In the early hours of Nov. 24, 2015, a six-minute encounter with Las Vegas police would end in the death of Thomas McEniry, who was shot multiple times as he knelt on the ground, crying and asking for help.
What followed is a yearslong dispute over the facts of the case between the Metropolitan Police Department and the 32-year-old man’s family.
“He was cheated from many things,” the man’s mother, Carol Luke, said through tears Tuesday during a news conference. “And that’s why I ask that the Las Vegas Metropolitan Police Department be held accountable for their actions.”
The department has said that McEniry, who had been pulled over that morning for driving an unregistered car, raised a gun at officers Kyle Prior, Robert Nord and Donald Sutton, prompting them to open fire. The Clark County district attorney’s office did not charge the officers in connection with the shooting.
McEniry’s relatives vehemently deny Metro’s version of events. And to mark the fifth anniversary of McEniry’s death, Luke, alongside seven local advocacy groups, demanded that Metro reopen its investigation into the officers’ use of force and that the district attorney’s office pursue charges.
“I have not even seen the faces of the men who cowardly killed my son,” Luke said Tuesday. Nor has she learned whether they received any punishment for their actions.
Protected by a state law, police disciplinary records are secret in Nevada. And because the officers were not charged, they have never faced McEniry’s family members — neither inside a courtroom nor during a routine process in Clark County called a public fact-finding review, which is held only after the district attorney’s office already has made a “preliminary determination” that a fatal police shooting or in-custody death was justified.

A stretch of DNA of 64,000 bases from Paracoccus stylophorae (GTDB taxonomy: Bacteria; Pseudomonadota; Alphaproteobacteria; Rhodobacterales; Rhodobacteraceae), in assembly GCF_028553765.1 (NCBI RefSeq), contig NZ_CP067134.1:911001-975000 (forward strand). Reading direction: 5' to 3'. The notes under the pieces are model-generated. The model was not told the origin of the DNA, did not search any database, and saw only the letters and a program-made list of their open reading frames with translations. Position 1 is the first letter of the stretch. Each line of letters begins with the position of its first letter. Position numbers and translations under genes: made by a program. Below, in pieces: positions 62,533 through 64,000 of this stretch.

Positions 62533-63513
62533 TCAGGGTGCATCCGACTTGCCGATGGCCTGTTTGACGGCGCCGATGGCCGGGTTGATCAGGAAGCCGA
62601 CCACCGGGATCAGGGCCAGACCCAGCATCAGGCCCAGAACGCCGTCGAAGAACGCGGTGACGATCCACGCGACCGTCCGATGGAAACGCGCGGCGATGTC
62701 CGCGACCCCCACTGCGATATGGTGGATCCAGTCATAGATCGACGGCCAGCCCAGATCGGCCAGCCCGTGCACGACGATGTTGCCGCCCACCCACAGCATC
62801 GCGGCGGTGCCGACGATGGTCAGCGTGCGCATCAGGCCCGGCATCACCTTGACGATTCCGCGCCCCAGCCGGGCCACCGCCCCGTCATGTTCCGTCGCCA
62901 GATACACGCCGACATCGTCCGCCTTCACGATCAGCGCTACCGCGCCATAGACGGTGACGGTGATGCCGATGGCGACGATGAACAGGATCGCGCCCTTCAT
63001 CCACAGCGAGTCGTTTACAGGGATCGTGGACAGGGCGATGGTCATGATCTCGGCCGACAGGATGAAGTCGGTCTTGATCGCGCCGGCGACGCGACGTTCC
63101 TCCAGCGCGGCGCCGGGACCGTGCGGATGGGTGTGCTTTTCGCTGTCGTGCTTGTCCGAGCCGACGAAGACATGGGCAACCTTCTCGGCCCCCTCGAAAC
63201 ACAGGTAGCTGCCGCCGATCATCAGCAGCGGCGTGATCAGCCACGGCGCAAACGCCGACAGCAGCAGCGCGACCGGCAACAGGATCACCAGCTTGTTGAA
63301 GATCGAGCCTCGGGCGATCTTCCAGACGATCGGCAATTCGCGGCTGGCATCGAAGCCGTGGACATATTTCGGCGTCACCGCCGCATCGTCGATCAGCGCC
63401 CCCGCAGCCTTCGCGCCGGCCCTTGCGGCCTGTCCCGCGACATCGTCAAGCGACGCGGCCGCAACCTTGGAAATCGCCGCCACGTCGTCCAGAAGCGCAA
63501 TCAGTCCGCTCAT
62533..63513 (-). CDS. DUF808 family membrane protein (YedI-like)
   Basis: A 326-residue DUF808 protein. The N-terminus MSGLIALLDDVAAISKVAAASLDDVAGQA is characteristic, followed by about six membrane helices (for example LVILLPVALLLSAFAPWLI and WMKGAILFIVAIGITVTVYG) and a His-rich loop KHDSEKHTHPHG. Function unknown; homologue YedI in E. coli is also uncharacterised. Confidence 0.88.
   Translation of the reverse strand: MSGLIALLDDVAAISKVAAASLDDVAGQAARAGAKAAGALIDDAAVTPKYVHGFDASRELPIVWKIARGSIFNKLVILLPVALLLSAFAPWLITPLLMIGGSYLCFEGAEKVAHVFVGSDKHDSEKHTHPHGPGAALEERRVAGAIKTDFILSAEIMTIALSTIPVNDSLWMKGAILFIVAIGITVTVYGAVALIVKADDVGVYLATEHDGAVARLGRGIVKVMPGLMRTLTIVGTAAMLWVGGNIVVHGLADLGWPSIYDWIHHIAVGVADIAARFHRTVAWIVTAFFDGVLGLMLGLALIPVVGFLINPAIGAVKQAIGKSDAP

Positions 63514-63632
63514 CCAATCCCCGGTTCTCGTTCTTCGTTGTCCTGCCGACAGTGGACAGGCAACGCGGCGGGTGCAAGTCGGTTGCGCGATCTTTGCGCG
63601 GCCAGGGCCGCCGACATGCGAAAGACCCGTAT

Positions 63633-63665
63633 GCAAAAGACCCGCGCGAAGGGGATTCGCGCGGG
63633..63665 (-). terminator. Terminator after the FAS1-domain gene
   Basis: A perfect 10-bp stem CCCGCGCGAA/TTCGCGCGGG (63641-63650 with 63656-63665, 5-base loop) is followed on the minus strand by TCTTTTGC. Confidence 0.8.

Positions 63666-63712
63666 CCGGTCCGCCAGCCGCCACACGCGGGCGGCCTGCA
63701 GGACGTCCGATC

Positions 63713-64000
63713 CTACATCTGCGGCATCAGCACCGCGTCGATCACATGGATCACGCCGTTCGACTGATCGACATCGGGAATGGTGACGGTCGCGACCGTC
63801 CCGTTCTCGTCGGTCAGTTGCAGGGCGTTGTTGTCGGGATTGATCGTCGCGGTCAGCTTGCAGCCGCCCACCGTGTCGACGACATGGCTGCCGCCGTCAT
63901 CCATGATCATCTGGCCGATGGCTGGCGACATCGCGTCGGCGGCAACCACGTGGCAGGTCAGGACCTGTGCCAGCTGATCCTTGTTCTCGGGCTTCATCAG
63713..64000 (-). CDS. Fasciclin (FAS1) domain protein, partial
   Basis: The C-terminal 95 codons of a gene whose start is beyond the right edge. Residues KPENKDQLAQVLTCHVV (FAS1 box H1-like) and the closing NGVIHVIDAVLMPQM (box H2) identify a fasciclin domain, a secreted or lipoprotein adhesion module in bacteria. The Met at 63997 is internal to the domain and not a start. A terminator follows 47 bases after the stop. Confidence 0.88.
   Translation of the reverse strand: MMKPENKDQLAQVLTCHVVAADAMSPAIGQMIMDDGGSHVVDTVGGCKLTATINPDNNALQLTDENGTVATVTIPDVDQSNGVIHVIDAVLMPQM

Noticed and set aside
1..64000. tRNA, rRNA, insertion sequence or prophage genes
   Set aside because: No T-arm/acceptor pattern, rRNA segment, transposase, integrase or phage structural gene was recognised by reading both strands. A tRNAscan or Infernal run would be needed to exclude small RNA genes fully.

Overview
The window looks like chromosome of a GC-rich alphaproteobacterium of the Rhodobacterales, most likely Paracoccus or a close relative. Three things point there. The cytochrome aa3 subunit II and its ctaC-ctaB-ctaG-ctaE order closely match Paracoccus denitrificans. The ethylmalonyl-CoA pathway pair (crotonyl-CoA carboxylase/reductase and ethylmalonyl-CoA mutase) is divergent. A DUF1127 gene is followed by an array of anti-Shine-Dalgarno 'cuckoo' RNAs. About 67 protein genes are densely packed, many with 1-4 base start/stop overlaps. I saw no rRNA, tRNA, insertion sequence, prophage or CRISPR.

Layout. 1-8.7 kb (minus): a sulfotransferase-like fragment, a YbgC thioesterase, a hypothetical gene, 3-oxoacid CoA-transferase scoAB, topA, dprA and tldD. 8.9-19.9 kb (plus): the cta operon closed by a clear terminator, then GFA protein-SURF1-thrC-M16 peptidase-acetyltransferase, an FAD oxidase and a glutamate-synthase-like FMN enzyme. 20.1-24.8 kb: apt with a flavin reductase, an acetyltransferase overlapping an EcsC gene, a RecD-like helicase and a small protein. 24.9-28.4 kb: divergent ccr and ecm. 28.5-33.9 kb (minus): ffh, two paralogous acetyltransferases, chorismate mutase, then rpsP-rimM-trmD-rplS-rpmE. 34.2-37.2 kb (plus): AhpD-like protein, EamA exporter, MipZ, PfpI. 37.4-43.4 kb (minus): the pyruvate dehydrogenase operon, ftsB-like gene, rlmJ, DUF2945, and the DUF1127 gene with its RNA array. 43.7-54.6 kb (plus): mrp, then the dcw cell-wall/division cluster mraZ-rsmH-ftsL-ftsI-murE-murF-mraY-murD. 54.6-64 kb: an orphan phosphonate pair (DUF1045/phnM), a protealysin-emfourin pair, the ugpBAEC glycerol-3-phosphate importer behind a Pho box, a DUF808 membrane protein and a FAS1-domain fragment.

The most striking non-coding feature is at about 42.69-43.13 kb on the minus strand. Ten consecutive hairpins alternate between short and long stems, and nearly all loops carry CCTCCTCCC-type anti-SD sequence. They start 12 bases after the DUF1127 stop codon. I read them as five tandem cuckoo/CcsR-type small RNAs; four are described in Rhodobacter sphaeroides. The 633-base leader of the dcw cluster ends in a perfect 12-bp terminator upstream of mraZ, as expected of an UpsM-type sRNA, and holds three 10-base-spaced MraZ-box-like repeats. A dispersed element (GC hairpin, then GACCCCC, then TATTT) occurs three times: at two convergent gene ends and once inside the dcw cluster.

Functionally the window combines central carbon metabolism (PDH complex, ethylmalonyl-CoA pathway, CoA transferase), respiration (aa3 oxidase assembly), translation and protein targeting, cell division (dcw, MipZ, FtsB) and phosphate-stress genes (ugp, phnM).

The process is meant to provide transparency to the public about such cases but has been criticized by advocates as favoring law enforcement, in part because officers cannot be forced to testify. Since its inception in 2013, not a single preliminary determination has been reversed following a fact-finding review.
In June, as protests over police brutality and racism erupted across the nation and in Las Vegas, District Attorney Steve Wolfson told the Las Vegas Review-Journal that the fact-finding review “is not a perfect process” and “is probably ripe for review to determine if any more improvements could be made.”
Metro and the district attorney’s office did not respond on Tuesday to requests for comment.
‘Cornered with nowhere to run’
The deadly 2015 encounter started when Prior tried to pull McEniry over near East Sahara Avenue and Maryland Parkway. McEniry refused to stop, abandoned his car and ran into a nearby apartment complex. Prior called for back-up.
Inside a fenced-off area in the complex, according to body camera footage, the situation quickly escalated as Prior deployed his stun gun.
Four seconds after that, the three officers fired a combined eight rounds, striking McEniry in his chest, back, leg and wrist.
At the fact-finding review for McEniry’s death in late 2016, Metro Detective Mark Colon, who led the investigation into the shooting, said he had not seen any indication that the officers saw a gun in McEniry’s hand before they had opened fire. An Air Soft pistol, which looks like a handgun, was later found near McEniry’s body.
Five years later, Luke remains adamant that her son did not reach for the pellet gun before he was killed. His body, she said, was convulsing due to the stun gun, and he fell backward.
“And when he tried to regain his balance, using his hands to sit his body up, shots were fired,” Luke said Tuesday.
Tearfully, she summed up McEniry’s final moments: “My son was cornered with nowhere to run, still crying and saying he didn’t do anything. He even asked Prior to stop, with tears running down his face.”